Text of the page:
However, there are times when we get the sense that the site has been designed to force the visitor to do it all themselves. Phone numbers and other contact information is not prominently displayed. Names and faces of the “…faculty and staff that are dedicated to ensuring your experience at ” are missing.
For example, on one site we visited for this article, we were looking at how they present information to transfer students. The information was presented in to a bulleted list – making it clear that this is your checklist of things to do – and the first item was this link to Common Application for Transfer Applicants.
Go ahead. Click on the link. What do you see? Now imagine you are a potential student that is unfamiliar with the process. Helpful?
The non-traditional student is busy. Many don’t have the time to read your entire website so that they can find what they need to make a decision and, if they want to apply and enroll, how to apply and enroll.
They are also not involved in the education sector – so terms you take for granted mean little, if anything to them.
Make it easy for those that prefer working with you versus doing it all on their own to find you and receive your guidance and assistance in a timely manner. After all, they are looking to spend a pretty hefty amount of money at your college.
Pricing – make is simple to understand, easy to find.
First, many will go to your website to gather information on their own. (I know I said that already…but you’ll see why I repeat myself.)
Second, they are paying for their own education. They might be using savings. Or employer reimbursement. Or their own loans. But it’s their money, not Mom and Dad’s.
So where do they go when they arrive on your site and the navigation links are:
- Faculty and Staff
- Admissions (Sometimes ‘Admissions and Aid’)
- Students (Sometimes ‘Student Life’)
- Campus and Community
- Career Development
- Apply Now
- Support Us
You might know – but you work in higher ed and they don’t.
So when they have to use your “Search” function and type in “tuition” – because that’s what they’re interested in – chances are pretty good they are going to see something like “Undergraduate Tuition pop up in the first few options.
So they click on “Undergraduate Tuition” and see the full time rate you charge traditional students along with room and board…you aren’t helping them.
We did this search on a dozen randomly selected sites before writing this article and about 50% took us to the full time tuition page. The others took us to a page that was a laundry list of full time, part time, special session, summer session, in-state, out-of-state, international…oh, and the fees!!!
Keep it simple, silly! (Forgive me for being so harsh – but come on! Someone is interested in completing their BS Business at your school and they are looking at Lab Fees and Dance Fees, Applied Music Fees.)
They want simple, straight-forward answers. And they are going to your website to figure out what the program will cost so they can figure out the impact on their budget. Help ‘em out!
Remember they don’t work in higher education so write your web content so they understand it rather than in ‘financial aid speak’.
The process of applying for aid can be complicated and time-consuming, but we are here to provide assistance to guide you smoothly through the process.
Yes that’s the first paragraph of text from one of the sites we visited. And that’s not what we call “inviting” text.
That same site goes on to explain how the student should carefully read the content on this site and somewhere near the end they invite the student to “contact us with questions” but there is a link to another page for contact information!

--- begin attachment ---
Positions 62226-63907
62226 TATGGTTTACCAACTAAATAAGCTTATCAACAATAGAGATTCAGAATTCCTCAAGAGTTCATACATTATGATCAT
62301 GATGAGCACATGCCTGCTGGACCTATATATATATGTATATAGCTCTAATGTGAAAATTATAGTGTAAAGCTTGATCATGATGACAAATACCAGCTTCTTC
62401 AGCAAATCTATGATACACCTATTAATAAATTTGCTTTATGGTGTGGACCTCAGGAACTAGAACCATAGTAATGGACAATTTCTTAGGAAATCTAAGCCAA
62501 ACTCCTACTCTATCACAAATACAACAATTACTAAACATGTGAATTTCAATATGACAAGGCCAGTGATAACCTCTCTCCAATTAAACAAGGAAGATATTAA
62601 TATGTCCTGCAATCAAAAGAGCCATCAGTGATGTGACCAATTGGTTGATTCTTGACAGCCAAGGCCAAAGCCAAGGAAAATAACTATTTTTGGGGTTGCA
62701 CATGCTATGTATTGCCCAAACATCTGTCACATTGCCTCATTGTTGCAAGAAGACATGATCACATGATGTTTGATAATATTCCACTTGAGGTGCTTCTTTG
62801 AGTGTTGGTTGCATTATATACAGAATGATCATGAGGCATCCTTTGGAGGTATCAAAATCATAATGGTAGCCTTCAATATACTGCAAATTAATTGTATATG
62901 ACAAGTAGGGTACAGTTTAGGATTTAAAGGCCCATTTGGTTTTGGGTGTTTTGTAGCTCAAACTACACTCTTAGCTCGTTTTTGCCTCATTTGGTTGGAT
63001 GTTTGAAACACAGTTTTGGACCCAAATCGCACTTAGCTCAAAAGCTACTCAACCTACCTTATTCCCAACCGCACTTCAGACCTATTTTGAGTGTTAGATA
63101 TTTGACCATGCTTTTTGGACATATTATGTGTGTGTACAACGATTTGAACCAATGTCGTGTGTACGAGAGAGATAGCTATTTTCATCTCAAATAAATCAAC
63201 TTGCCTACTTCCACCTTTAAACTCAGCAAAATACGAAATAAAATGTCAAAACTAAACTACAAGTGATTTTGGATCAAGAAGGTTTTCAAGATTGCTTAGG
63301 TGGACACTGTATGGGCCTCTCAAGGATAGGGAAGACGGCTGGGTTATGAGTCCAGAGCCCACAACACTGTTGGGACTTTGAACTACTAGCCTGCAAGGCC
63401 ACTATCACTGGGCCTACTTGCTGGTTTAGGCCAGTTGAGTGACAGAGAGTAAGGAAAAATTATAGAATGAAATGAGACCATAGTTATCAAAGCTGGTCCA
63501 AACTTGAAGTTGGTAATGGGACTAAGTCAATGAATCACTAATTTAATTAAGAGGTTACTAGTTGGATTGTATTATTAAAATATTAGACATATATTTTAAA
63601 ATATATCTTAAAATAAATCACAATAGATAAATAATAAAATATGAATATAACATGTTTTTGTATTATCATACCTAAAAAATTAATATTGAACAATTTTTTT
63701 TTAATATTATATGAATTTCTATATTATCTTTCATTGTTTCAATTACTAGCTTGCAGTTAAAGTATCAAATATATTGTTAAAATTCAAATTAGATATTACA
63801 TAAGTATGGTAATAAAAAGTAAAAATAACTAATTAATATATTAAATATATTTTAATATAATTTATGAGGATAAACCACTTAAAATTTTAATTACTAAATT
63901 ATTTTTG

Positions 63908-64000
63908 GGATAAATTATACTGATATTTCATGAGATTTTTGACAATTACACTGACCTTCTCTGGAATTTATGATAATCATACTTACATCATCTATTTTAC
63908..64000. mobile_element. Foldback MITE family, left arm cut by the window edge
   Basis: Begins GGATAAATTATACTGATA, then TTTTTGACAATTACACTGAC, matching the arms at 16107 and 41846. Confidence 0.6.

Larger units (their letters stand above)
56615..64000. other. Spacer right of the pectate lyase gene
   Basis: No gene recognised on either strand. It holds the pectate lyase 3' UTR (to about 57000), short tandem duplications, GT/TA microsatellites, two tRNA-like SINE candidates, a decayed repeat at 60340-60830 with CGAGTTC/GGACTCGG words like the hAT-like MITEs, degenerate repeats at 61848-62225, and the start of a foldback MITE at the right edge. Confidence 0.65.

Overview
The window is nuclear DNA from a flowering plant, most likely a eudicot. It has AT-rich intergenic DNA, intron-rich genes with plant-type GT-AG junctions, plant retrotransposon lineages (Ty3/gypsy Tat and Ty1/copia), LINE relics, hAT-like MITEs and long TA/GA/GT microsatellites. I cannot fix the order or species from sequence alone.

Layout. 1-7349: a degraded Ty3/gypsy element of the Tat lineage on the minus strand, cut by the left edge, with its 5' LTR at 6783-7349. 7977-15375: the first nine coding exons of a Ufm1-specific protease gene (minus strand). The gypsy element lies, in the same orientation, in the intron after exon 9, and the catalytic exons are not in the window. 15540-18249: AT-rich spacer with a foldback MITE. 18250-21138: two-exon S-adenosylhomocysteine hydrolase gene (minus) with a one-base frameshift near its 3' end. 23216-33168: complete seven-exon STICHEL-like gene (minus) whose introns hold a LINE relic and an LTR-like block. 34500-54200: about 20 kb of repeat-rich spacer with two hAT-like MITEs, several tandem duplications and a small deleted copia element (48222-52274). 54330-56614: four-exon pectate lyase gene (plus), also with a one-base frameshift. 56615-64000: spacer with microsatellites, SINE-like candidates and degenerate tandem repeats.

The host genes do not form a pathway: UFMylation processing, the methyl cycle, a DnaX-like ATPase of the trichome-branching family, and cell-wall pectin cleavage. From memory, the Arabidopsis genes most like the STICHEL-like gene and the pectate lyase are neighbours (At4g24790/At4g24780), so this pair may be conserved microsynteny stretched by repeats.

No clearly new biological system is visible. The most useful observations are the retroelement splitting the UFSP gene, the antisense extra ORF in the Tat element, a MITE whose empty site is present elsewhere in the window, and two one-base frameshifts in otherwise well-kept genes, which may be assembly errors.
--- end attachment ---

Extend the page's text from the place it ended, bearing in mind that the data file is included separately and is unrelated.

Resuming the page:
Invite them to contact you. Yes, we know you have a lot to do and only so much time in the day so pushing potential students towards “Apply Now” and “Submit Financial Aid Forms Here” helps you – and helps some of them. But it doesn’t help all of them.
Remember that this is a major purchase for the non-traditional student and a few will self-serve – but many will want to talk to you. Encourage it. Welcome the opportunity to engage them, earn their trust and position your college as the individual’s best option. Your enrollment rates will increase – and your retention rates will see improvement too because those you assist will have a much more realistic set of expectation coming in and they will have you as their ally when assistance is needed.
Like “traditional” students with many unique segments that have unique needs, wants, expectations and perceptions, the “non-traditional” student consists of many unique segments that have unique needs, wants, expectations and perceptions.
So you need to really understand who it is you are talking with so you can provide them with the information they really need to make an informed decision.
You can’t expect a 26-year old mother of a 6-year old that has 21 credit hours left to go on her bachelors in psychology to be won over when every bit of information you share with her – online and offline – features 18 to 21-year old students at the Big Game/Homecoming or at the new Rec Center on the rock climbing wall.
Make it easy for them to find the information they need – and that includes phone numbers and email addresses for people on staff that can answer questions.
DWS Associates offers a variety of services that help colleges increase enrollments and decrease costs – especially with non-traditional students. To learn more, check our services as well as our free student recruitment self-assessment and student retention self-assessment.
Patrick McGraw is VP of Higher Educaton Marketing Services and has more than 25 years experience in market research, competitive intelligence, business intelligence including database marketing and CRM, strategic planning, brand development and management as well as operations/campaign management. His work has consistently helped his clients and employers develop and implement more efficient ways to attract and retain profitable customers, enter new markets and launch new products. His areas of focus include the education, hospitality, travel and tourism, hi-tech, telecommunications, financial services, and retail industries on both the agency and customer sides.